NW: My favorite places have been Iceland and Norway, but these were personal trips with my fiancé. We love being outdoors immersed in nature; hiking is our favorite activity to do when we have time off, as we like to keep moving. The natural scenery we found in both countries was mesmerizing and the 11-hour hike to Trolltunga in Norway is still one of my fondest memories.
WWW: What wardrobe pieces always make it into your suitcase?
NW: I travel heavily for work, so I always seem to pack the same staples: tailored pants by Stella McCartney, pencil skirts by Roland Mouret, off-the-shoulder blouses, a few evening dresses, my box of jewelry (mostly Australia designers Ryan Storer and Sarah & Sebastian), a pair of pumps, and a thick coat for the plane. This combination of pieces gets me through every occasion.
WWW: How has your style evolved or changed since beginning the blog in 2009?
NW: As I started my business when I was a teenager selling vintage, my style was very colorful, preppy, and playful. As I’ve matured into a woman, my taste has also evolved. Now I appreciate high-quality fabrics with a flattering fit or unique silhouette, so I opt for a sophisticated, chic, and polished aesthetic to reflect this stage in my life.
WWW: So many incredible designers dress you, but do you have any favorite high-street brands?
NW: I love supporting our Australian designers like Dion Lee and Christopher Esber, but I also love mixing these pieces with high street brands like Uniqlo (the best-priced cashmere there is!) and Zara. I do prefer to buy one high-quality piece rather than 10 Zara pieces, though. I had to put myself on a Zara ban for a while there!
WWW: What was your last fashion purchase?
NW: I just went crazy on the Net-a-Porter sale and purchased a few pieces for Paris Couture Week by Rosie Assoulin, The Row, and Altuzarra. Funnily enough, they were all white or cream pieces. I think the European summer inspired my choices.
On Warne: Ji Oh sweater from the F/W 16 collection; Helmut Lang Crepe Square Dress ($357); Sarah and Sebastian Long Foam Earring ($620); Catbird Jewelry Mignon Memory Rings in Rose Gold ($48 each); Jennifer Fisher Chaos Ring ($265).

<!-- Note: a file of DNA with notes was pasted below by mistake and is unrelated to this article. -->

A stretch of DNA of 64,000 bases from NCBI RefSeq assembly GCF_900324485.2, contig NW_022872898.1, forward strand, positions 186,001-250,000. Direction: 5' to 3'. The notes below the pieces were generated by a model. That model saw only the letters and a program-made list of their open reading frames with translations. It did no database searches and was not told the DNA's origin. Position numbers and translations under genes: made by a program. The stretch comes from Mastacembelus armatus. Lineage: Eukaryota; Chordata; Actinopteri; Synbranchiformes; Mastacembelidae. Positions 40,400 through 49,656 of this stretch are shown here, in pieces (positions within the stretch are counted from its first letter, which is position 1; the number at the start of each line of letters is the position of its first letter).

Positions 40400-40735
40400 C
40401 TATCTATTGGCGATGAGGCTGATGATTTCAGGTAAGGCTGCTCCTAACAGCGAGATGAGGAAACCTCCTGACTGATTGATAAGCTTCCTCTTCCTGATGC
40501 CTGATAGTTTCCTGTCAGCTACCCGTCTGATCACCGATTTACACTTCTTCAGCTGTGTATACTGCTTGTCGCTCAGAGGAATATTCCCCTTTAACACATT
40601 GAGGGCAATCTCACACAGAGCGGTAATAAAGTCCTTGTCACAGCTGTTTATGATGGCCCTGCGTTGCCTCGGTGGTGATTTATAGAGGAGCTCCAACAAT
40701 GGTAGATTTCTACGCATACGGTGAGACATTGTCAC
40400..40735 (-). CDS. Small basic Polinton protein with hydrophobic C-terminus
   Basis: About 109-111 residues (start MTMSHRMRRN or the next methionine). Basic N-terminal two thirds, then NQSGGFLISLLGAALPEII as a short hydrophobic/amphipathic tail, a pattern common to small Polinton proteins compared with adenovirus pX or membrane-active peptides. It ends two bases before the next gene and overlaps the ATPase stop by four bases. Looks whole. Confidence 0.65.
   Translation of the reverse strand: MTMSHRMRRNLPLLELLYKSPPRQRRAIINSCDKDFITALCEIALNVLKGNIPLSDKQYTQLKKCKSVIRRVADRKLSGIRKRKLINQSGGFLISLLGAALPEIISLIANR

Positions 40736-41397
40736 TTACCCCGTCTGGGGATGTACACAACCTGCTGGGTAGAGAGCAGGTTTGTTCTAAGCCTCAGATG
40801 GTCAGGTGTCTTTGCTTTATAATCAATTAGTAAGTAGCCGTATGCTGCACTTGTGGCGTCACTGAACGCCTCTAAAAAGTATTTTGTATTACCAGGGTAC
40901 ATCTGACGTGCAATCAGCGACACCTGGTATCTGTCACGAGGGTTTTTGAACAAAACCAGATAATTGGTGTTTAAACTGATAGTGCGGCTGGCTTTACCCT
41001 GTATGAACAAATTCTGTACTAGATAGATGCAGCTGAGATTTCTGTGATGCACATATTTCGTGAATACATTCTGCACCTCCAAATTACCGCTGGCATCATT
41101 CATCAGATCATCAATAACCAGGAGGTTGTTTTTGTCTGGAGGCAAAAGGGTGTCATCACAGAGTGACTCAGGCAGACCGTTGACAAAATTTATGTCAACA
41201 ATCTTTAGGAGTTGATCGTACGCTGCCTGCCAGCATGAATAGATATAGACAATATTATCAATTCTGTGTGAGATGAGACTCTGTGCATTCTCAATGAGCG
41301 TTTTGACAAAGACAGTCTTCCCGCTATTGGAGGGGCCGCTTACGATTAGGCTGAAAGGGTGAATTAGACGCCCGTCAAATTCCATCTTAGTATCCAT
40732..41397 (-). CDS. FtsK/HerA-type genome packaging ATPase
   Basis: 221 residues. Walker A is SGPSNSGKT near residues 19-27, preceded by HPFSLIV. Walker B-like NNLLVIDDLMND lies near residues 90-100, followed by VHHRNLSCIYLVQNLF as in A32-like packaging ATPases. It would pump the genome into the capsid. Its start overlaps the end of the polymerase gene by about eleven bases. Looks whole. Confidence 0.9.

WWW: Our shoot was all about exploring long, lean lines and layering. Do you have any personal styling tips when it comes to pulling off these silhouettes?
NW: I love the long-and-lean theme, as long dresses always make me feel taller. I think the biggest mistake you can make when trying this trend is allowing the clothes to wear you by losing your shape in the layering or your height with the wrong proportions in length. Try using a belt to give your waist definition or styling a long trench coat over a maxi dress—the same length will make you look tall and elongated.
WWW: Do you think there is a difference in how Australian’s dress vs. NYC or L.A.?
NW: I think there is a similar aesthetic between Australia and L.A. given our warm climate and healthy lifestyles. Australians are quite effortless with minimalistic layering—it’s all about simplicity. The New York aesthetic is more business focused and urban—it’s about practical pieces with a sleek and cool edge. New York influences my style when I’m there, just like all the cities I visit.
Photographer: Sacha Maric; Hair: Clay Nielsen; Makeup: Katie Mellinger; Styling: Jess Roberts.
Love Gary Pepper Girl? Head over to Byrdie now to see Nicole Warne's incredible beauty editorial!